This is an example of a finished Towers puzzle. This puzzle borrows heavily from Sudoku puzzles, but
also has some of it's own rules. Firstly, this is a 9x9 grid, so each row and column must contain the
number 1-9 once and only once. If you have a 5x5 grid, then each row/column would have to contain
the numbers 1-5.

A Towers puzzle also has clues on both sides, and top/bottom. The clues tell you how many 'towers' you can
see if you were look from that point in to the puzzle. The number in each cell tells you the height
of that tower. As an example, take the top row looking from the left, we have a clue of '4'. Looking in
to the puzzle from that point we would see 1, 3, 7, 9 (i.e. four numbers/towers). The 2, 5, 8, 4, 6
would be hidden behind the higher numbers/towers before.

Take the left-most column from the top, we have to clue '5'. So, looking down that column we would be able
to see 1, 2, 5, 8, 9 (i.e. 5 numbers/towers). The 7, 6, 3 and 4 would be obscured behind the higher
numbers/towers before.

This is an example starting grid. The easiest place to start is with the '1' clues. This clue means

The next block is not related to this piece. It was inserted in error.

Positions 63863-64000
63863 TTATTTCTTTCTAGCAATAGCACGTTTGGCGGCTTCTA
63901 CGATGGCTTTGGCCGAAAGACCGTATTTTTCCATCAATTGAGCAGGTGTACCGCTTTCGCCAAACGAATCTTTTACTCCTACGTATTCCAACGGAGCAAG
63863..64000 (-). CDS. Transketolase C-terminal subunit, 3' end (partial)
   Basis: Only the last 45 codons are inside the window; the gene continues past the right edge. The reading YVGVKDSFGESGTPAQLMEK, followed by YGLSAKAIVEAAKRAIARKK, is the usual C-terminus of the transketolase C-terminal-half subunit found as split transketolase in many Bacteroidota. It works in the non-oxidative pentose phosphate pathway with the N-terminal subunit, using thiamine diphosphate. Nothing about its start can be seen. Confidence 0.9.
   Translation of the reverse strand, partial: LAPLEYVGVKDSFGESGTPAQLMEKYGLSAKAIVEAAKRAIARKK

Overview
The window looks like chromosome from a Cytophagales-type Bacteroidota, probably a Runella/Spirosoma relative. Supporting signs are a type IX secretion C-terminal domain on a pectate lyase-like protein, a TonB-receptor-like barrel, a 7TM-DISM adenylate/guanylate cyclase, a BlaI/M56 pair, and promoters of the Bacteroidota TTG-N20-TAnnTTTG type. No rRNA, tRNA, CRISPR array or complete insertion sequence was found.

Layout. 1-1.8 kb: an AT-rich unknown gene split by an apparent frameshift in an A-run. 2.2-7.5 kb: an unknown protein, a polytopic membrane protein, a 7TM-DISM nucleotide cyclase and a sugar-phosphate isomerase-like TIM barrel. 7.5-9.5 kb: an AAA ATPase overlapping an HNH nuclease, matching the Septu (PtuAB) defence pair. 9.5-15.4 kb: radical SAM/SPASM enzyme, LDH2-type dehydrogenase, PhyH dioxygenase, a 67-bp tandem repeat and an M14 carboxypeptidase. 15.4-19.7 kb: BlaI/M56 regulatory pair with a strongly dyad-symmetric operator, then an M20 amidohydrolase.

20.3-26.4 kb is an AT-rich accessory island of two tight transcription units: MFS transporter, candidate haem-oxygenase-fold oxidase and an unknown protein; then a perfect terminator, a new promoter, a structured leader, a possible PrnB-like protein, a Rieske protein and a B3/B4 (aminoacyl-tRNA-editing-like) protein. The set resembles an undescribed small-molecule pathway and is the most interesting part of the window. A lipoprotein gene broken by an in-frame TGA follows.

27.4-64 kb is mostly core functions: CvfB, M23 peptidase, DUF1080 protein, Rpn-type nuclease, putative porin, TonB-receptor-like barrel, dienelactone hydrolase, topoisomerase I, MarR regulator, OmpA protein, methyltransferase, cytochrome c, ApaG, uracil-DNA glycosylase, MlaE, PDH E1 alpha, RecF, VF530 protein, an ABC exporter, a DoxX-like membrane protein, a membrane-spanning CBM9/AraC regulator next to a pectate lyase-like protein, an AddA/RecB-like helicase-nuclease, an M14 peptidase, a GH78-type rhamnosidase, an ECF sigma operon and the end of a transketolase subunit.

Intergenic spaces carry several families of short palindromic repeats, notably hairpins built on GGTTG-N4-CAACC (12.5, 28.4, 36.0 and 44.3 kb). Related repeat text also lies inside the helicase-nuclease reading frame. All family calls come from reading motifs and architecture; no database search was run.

you can only 'see' one tower from that side, the only way this can happen is if the first number is 7 (in
this case the width/height of the grid, i.e. the highest number).

Because each row/column will have one '7' in it, you will always have 4 clues of the value '1'. It's a
little unfortunate in this case that it has only given us 3 numbers we can enter, and not the full 4.

After this easy start, you normally have to resort to applying the rules and entering pencil marks. However,
for this particular puzzle we can enter another number immediately.

Look at the row with the highlighted
cell. We are looking for where to put the 6'. It can't go to the right of the '5' because that would leave
a number lower than 5 to the left of the 5, and we wouldn't be able to satisfy the '3' clue on the left.
The '6' can't go in the left-most cell because then that would give us a clue of '2' on the left, so it must
go in the highlighted cell.

Look at the right-most column, the hilighted cell in particular. The clue at the bottom is a '2', so the
highlighted cell must hide the two cells above it. Taking in to account the 5 in the row already, and
the '1' in the column already, that cell must 6 or 4. It can't be a 3 because that would mean the two
cells above would be a combination of 1 and 2, and we already have a 1 in that column.

We inspect interesting parts of the puzzle inserting pencil marks as we go until we are able to
start inserting numbers. As the puzzle starts to fill, we can start applying more of the traiditional
Sudoku techniques.